Title: Sins of the Father (Angel and the Assassin #3)
Author: Fyn Alexander
Cover Artist: Anne Cain
Buy Link: Buy Link Sins of the Father [Angel and the Assassin 3] Genre: M/M Contemporary BDSM,
Length: Novel Plus
Rating: 5 out 5 rating stars
A Guest Review by Raine
Summary Review: Complicated issues of fatherhood, expectation, ethics and of course Daddy kink all combine in this excellent addition to the series.
Angel and the Assassin Series
Blurb: MI6 assassin, Kael Saunders, is a larger than life, dominant master who finds himself becoming a Daddy to nineteen-year-old Angel Button. Over the last year and a half Kael and Angel have settled into a loving Dom/sub relationship. But no matter how comfortable the highly intelligent and ruthless assassin and his sweet, eager, loving boy become with each other, Kael is still the boss and Angel wants him to remain so, whether in the dungeon, the bedroom, or the kitchen. Naturally submissive, Angel has learned how to be a good Daddy’s boy and a good slave, but his childlike willfulness still makes itself known now and again.
Kael has always wondered why he is able to do the work he does. Why is he so ruthless, so intelligent, so serious and rigid? Could it be that he got those traits from the father he has never met? Who is Kael’s father and will he ever meet the man whose genes he carries?
The killer opening line of Philip Larkin‘s still shocking poem, This Be The Verse,
“They fuck you up, your mum and dad.”
is unexpectedly relevant to the third and possibly last book in this series, Sins of the Father. (I reviewed the earlier books here and here.) This complex episode in the strangely heartwarming and completely kinked relationship concentrates on various and involved manifestations of parenthood. It also delivers an exciting, enjoyable and thoroughly involving story even while looking at complicated questions of DNA and free will.
Kael’s very serious take on his responsibilities as Daddy in Angel’s life is fully explored.Their delightful, if rather mind-blowing, relationship is developed with particular emphasis on Kael’s adoption of a parental role outside of all the action in the playroom. His fatherly attitude on bullying is nicely tempered by Angel’s unlucky but amusing hopes for diplomacy. For all of his precocious sexual maturity, Angel is still very young, and his resistance against Kael’s well meaning but high handed control of his university applications felt very much in character. However Kael’s forbearance in the following messy situation was a revealing insight into the strength of his love for Angel.
Moreover it is only when Kael actually questions his own certainties in relation to how controlling he is being to Angel that you understand how much Kael is changing. There are, as always, some lovely scenes with Angel, not least those when he gently tries to influence Kael’s social bluntness or just shows his sense of fun. In spite of Angel’s totally understandable rebellion I really liked the sense that their relationship is so strong. Now out in the open- in Kael’s own words as domestic partners- they are almost unassailable. It gave sure footing to the other uncertainties that Kael had to face.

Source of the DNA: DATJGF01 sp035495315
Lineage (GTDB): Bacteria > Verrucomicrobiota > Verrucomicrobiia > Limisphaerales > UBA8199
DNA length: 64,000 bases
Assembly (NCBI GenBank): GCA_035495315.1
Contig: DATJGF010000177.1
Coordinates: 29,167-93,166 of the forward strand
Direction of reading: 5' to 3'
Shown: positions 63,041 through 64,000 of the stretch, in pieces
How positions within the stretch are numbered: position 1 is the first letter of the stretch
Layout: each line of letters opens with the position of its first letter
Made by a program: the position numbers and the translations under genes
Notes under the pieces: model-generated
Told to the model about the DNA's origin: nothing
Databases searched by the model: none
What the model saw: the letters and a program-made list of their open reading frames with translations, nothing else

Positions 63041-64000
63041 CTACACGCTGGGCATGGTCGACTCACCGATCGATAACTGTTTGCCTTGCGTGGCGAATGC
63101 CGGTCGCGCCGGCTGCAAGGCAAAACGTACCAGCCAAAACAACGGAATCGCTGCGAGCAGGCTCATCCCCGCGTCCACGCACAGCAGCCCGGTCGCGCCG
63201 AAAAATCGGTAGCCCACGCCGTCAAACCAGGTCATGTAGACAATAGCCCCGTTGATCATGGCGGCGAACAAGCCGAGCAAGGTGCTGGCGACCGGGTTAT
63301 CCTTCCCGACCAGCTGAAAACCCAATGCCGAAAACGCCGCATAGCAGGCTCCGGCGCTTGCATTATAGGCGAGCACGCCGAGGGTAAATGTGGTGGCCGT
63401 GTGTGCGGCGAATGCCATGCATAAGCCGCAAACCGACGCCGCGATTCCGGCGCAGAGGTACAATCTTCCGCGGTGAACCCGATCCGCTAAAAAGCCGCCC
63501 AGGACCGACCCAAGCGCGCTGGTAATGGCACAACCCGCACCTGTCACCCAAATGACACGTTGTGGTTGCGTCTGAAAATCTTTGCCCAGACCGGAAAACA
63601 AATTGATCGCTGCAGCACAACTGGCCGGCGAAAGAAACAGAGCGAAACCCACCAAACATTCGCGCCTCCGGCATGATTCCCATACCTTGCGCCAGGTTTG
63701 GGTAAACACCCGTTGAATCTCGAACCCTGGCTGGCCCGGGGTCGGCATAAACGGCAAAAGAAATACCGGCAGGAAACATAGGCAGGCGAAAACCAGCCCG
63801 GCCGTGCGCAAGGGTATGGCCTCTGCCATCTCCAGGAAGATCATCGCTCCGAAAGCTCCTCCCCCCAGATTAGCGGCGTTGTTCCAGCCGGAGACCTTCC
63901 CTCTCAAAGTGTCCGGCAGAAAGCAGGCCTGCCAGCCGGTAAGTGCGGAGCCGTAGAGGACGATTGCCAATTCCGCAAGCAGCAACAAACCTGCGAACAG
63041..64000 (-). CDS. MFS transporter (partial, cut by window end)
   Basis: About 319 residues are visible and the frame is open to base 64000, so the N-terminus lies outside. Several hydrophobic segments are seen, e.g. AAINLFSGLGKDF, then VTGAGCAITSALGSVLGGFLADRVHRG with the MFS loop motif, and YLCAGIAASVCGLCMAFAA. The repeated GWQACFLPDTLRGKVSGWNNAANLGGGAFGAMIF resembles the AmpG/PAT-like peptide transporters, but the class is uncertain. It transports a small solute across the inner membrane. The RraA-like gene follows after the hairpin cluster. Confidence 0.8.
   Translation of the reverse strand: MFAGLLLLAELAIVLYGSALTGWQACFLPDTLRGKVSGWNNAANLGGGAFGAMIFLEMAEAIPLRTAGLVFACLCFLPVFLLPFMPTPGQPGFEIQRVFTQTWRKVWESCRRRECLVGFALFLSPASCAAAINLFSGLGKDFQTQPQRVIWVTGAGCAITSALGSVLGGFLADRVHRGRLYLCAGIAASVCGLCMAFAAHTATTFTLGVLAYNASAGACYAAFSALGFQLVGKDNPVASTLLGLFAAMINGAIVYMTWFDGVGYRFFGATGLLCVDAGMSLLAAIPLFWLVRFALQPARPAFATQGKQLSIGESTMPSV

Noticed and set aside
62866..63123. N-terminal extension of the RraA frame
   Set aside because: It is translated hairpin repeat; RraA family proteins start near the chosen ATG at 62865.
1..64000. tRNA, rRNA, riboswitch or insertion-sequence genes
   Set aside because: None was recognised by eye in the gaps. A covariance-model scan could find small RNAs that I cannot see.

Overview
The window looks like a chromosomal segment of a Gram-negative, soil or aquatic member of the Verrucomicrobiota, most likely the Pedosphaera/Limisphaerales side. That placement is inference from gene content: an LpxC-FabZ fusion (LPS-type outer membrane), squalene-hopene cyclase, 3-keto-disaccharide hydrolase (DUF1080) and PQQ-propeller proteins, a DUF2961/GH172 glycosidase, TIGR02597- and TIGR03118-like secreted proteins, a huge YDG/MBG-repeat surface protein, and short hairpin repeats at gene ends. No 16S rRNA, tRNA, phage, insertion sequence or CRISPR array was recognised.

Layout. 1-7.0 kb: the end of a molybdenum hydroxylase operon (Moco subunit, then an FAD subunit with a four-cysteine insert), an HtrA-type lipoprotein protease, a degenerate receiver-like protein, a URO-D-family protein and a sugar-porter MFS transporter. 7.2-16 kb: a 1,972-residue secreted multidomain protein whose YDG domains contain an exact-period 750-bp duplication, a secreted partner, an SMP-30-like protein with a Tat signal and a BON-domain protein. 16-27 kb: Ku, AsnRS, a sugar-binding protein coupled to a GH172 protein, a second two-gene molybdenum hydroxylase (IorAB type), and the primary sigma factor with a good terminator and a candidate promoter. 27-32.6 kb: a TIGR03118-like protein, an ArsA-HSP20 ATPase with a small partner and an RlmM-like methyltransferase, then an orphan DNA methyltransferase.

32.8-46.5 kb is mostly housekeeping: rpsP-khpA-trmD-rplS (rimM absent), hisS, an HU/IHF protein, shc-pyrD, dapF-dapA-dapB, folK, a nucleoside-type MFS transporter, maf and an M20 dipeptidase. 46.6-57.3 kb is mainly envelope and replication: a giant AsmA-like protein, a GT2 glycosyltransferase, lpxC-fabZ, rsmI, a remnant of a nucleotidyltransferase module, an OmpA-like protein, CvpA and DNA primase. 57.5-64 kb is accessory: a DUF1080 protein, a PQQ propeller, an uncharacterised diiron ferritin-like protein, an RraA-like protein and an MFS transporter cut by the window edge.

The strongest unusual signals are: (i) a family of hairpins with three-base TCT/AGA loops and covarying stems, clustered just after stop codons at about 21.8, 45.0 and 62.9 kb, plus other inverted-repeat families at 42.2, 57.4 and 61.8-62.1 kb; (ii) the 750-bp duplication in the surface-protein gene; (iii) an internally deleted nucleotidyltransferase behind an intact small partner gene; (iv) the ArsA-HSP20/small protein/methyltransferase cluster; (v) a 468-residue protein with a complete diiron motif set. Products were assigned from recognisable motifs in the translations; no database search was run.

In this book Kael’s complicated sense of self- past and present- is completely challenged. His childhood, his first love affair with an almost stepfather figure Shawn, and most importantly his genetic makeup are all under examination. How he tries to make sense of it all in his own inimitable manner is played wonderfully against his everyday work for MI6 and with helpful contributions from characters met in the previous books. Mattie, Jack, Conran, Freddie and his girls are all included and expanded in scenes that show unexpected affection and humour. Though at some points it felt a little like every one had an opinion on parenting and wasn’t afraid to share it- I guess that is true to life.
Kael’s warm relationship with his mother Sharon is beautifully advanced here and is used to show how Kael has grown up with at least some moral checks and balance. Moreover she still affects his behaviour; a very nice touch of nurture in the face of nature.
The introduction of Kael’s problems in dealing with new knowledge about his biological father added a fine and sharp edge to this story. Conran tries to convince Kael that his new alarming tendency of introspection is inappropriate, that second guessing himself will make him lose his control. However I loved the complications and frustrations in this book, just as Kael tries to make sense of new revelations and hard old truths I was along side trying to understand where all this left him.
The almost forensic analysis of Kael’s peculiar and elusive psyche did reveal some certainties for him. No matter how perverse it might appear in the light of his instincts to kill, Kael has a code of ethics that keeps him from losing touch with his humanity and becoming a monster. Clearly his newly discovered paternal heritage while frighteningly apparent is not the dominant driving influence in his life. Ironically it is Angel’s unconditional but not unquestioning love that continues to keep Kael safe.
Strong BDSM, Daddy kink.